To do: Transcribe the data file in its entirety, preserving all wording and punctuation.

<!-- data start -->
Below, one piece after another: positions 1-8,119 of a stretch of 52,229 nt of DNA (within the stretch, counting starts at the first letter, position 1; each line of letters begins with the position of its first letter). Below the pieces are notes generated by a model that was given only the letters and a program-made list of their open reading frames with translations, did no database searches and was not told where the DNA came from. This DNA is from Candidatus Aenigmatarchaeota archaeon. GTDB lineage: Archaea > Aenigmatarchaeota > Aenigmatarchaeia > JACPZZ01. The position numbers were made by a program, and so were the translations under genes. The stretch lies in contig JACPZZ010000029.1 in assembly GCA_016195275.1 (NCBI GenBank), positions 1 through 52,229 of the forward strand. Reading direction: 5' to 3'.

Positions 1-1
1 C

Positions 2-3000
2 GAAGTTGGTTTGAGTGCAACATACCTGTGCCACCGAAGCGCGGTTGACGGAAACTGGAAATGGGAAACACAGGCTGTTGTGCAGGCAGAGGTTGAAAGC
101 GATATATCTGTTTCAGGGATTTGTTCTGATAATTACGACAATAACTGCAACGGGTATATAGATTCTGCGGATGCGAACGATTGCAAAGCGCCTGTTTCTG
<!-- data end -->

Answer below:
Below, one piece after another: positions 1-8,119 of a stretch of 52,229 nt of DNA (within the stretch, counting starts at the first letter, position 1; each line of letters begins with the position of its first letter). Below the pieces are notes generated by a model that was given only the letters and a program-made list of their open reading frames with translations, did no database searches and was not told where the DNA came from. This DNA is from Candidatus Aenigmatarchaeota archaeon. GTDB lineage: Archaea > Aenigmatarchaeota > Aenigmatarchaeia > JACPZZ01. The position numbers were made by a program, and so were the translations under genes. The stretch lies in contig JACPZZ010000029.1 in assembly GCA_016195275.1 (NCBI GenBank), positions 1 through 52,229 of the forward strand. Reading direction: 5' to 3'.

Positions 1-1
1 C

Positions 2-3000
2 GAAGTTGGTTTGAGTGCAACATACCTGTGCCACCGAAGCGCGGTTGACGGAAACTGGAAATGGGAAACACAGGCTGTTGTGCAGGCAGAGGTTGAAAGC
101 GATATATCTGTTTCAGGGATTTGTTCTGATAATTACGACAATAACTGCAACGGGTATATAGATTCTGCGGATGCGAACGATTGCAAAGCGCCTGTTTCTG